The limits of responsibility

By Peter Coulson

- Last updated on GMT

Related tags Premises Licensed premises Premises licence holder License

'Anything goes': Peter Coulson thinks new Act could put more strain on licensed trade
'Anything goes': Peter Coulson thinks new Act could put more strain on licensed trade
There is really nothing new in licensing. I see that a great fuss is being made in certain circles about a recent case concerning noise from departing customers.

The licensee submitted that he could not be held responsible for what happened after people had left the premises, but this was rejected by the magistrates’ court.

Local authorities are understandably keen on this type of pronouncement, because it once again extends the responsibility of licensees beyond their own premises.

However, to suggest that this is a ground-breaking decision is wrong on two counts.

First, it is only a decision in the magistrates’ court, albeit by a district judge. As such it is not binding on anyone else and can only be cited as an indication of views elsewhere. Seeing as district judges have a habit of contradicting each other on a regular basis, you take from it what you will.

Second, the debate about late-night noise outside premises has a long and illustrious pedigree. There were leading cases under the old law in relation to special-hours certificates, where it was held that action against late premises need not be confined to what went on inside the doors, but could extend to disturbance caused in surrounding streets, if it was felt that the licensees could in some way be held responsible.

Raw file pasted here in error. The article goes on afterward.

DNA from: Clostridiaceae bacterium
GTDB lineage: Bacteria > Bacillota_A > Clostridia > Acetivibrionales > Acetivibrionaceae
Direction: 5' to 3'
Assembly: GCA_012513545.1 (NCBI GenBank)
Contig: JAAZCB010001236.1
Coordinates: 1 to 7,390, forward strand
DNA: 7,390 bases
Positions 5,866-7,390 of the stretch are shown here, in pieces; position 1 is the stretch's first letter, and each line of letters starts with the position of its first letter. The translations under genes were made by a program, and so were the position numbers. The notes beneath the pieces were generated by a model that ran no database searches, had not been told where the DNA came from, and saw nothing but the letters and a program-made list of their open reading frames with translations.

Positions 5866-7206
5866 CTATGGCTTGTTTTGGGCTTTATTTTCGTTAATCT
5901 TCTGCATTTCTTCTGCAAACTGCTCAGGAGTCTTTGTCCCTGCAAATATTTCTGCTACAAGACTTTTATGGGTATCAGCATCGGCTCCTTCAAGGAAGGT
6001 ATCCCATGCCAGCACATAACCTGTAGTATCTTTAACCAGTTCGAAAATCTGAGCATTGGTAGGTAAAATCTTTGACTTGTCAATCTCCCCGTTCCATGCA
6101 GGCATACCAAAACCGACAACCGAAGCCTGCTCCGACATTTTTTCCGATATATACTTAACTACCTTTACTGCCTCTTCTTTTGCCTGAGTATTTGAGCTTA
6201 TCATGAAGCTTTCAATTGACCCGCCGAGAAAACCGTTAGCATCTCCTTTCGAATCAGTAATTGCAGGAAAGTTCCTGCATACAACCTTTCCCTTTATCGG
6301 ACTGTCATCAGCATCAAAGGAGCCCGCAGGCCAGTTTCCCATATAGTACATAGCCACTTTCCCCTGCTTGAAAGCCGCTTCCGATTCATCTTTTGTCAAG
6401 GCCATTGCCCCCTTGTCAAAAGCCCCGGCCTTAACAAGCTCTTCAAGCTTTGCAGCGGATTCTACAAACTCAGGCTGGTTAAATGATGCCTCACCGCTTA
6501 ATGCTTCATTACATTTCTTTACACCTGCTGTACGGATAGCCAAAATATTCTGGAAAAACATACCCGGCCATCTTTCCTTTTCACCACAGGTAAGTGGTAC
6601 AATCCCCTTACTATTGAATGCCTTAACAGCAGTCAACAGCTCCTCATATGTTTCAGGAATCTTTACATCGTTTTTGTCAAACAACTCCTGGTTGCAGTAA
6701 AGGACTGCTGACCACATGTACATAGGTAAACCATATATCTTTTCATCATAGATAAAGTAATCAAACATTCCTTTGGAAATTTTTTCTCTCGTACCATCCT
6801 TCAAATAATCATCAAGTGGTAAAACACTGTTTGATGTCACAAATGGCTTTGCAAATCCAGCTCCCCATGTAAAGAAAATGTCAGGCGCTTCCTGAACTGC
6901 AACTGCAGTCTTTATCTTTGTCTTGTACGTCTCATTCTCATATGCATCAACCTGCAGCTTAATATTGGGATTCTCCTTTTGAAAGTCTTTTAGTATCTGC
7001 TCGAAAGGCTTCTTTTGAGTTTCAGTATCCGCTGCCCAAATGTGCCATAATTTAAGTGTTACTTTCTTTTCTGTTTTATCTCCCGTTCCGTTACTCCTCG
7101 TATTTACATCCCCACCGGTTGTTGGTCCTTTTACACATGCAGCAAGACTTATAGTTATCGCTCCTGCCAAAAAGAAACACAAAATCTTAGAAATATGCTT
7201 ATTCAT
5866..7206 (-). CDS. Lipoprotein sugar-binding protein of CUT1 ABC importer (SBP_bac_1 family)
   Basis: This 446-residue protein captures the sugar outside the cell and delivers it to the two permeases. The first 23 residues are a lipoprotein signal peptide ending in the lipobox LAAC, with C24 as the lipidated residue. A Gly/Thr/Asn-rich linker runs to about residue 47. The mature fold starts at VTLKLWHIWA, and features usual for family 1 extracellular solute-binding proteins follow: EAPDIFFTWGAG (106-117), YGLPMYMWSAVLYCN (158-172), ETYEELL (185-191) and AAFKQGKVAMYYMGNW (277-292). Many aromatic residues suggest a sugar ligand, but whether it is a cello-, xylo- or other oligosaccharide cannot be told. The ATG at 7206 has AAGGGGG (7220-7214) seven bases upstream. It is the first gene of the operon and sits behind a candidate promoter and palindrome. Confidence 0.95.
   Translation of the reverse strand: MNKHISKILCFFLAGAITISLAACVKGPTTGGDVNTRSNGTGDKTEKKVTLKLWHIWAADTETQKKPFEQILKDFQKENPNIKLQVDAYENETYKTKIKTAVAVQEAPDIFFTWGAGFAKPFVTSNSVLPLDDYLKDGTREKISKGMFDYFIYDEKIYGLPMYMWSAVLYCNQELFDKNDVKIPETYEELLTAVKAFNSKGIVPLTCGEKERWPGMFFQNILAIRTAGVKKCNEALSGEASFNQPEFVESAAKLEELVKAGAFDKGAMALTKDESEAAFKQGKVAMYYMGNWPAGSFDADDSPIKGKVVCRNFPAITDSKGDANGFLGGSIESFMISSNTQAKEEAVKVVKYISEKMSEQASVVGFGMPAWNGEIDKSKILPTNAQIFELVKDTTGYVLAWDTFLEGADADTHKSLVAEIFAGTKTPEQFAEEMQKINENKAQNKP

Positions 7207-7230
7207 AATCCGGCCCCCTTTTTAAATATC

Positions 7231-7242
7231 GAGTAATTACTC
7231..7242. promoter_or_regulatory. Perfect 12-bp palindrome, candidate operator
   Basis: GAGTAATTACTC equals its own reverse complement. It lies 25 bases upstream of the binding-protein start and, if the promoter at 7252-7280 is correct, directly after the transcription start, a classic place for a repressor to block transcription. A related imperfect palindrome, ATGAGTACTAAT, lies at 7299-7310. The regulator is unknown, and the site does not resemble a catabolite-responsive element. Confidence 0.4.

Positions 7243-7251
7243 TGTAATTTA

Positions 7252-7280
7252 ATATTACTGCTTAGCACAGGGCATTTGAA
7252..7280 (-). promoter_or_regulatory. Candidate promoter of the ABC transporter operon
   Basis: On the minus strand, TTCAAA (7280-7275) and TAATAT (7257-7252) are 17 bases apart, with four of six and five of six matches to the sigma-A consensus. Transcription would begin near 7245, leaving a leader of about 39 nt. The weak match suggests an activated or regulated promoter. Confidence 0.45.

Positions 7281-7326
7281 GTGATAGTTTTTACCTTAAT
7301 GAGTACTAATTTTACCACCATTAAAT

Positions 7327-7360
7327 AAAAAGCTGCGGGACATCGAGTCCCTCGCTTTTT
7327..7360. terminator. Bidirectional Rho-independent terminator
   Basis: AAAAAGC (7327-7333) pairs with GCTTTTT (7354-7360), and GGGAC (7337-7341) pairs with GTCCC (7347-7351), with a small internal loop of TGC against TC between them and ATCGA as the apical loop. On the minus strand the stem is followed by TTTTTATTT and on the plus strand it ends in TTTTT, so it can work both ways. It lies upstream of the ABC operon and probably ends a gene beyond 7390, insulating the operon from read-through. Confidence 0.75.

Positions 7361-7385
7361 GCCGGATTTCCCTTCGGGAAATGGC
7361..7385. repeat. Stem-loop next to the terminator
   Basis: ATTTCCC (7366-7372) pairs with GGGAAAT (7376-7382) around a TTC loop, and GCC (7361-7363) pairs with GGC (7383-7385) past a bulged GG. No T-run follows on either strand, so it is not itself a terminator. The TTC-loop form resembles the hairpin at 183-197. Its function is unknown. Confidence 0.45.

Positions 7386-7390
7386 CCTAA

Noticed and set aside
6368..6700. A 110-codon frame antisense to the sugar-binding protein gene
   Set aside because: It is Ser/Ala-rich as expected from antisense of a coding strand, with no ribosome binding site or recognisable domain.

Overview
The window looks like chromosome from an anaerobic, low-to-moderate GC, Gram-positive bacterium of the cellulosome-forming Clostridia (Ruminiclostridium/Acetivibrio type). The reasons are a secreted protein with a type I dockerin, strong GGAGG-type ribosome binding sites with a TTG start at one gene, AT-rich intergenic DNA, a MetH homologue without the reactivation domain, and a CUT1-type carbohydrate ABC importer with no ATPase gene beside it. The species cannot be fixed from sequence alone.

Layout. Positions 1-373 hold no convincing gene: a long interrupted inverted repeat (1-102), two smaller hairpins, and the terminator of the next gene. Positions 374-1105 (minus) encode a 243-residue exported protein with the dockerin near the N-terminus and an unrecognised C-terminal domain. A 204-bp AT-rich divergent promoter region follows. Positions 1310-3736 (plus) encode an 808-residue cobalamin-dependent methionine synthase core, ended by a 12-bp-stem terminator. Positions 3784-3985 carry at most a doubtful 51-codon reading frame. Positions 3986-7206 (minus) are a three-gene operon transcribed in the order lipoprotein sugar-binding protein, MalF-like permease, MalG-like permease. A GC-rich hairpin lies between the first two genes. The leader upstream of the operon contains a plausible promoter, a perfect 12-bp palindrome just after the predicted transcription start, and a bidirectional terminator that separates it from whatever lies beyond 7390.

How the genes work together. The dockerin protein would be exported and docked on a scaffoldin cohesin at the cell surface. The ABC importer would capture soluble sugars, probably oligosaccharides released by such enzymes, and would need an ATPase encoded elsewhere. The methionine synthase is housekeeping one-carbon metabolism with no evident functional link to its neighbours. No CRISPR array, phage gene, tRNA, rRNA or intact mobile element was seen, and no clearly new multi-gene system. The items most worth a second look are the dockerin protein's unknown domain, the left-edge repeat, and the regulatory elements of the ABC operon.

Changes afoot

But the case and its surrounding brouhaha has significance in the light of the impending licensing law changes in the Police Reform & Social Responsibility Act.

It will add fuel to the view held in certain local authorities that ‘anything goes’ when it comes to holding the licensed trade responsible for any aspect of the late-night scene in town and city centres.

The Act gives power to impose a charge or levy on licensed premises to assist policing in the early hours. This policing will also be required outside takeaways and in pedestrian precincts, but the charge will still only be levied on the licensed trade.

There may also be some form of curfew imposed on licensed premises. In addition, the condition-making powers of the licensing authority will be enlarged so that they can impose any conditions that they consider ‘appropriate’ rather than necessary.
This is where I foresee the major clash between licensing committees and the trade’s lawyers.

If conditions are imposed that seek to create obligations reaching far beyond the actual conduct of the premises, where does it stop? How far can you extend the responsibility of a premises licence holder and pub staff in relation to their past customers? Can you compel the trade effectively to ‘police’ the city centre because of what a small minority of their customers might do after they leave the pub?

For some considerable time there has been a debate about the relevance of conditions. This will assume even more importance if the proposals by the Department for Culture, Media & Sport (DCMS) on freeing up regulated entertainment go ahead.

There are numerous conditions on premises licences concerning noise and crowd control that may have to be fought over, because I do not think that licensing committees will allow the removal of any conditions that they consider ‘appropriate’, notwithstanding that the law on entertainment has changed.

Licensing is once again being used as a ‘catch-all’ for a wide range of controls that are effectively covered by other legislation or separate responsibilities.

I predict that you will see considerable resistance in certain quarters to the DCMS proposals, particularly in relation to live and recorded music, and to the proposed level of 5,000 people.

There are bound to be some compromises and the outcome is by no means guaranteed.

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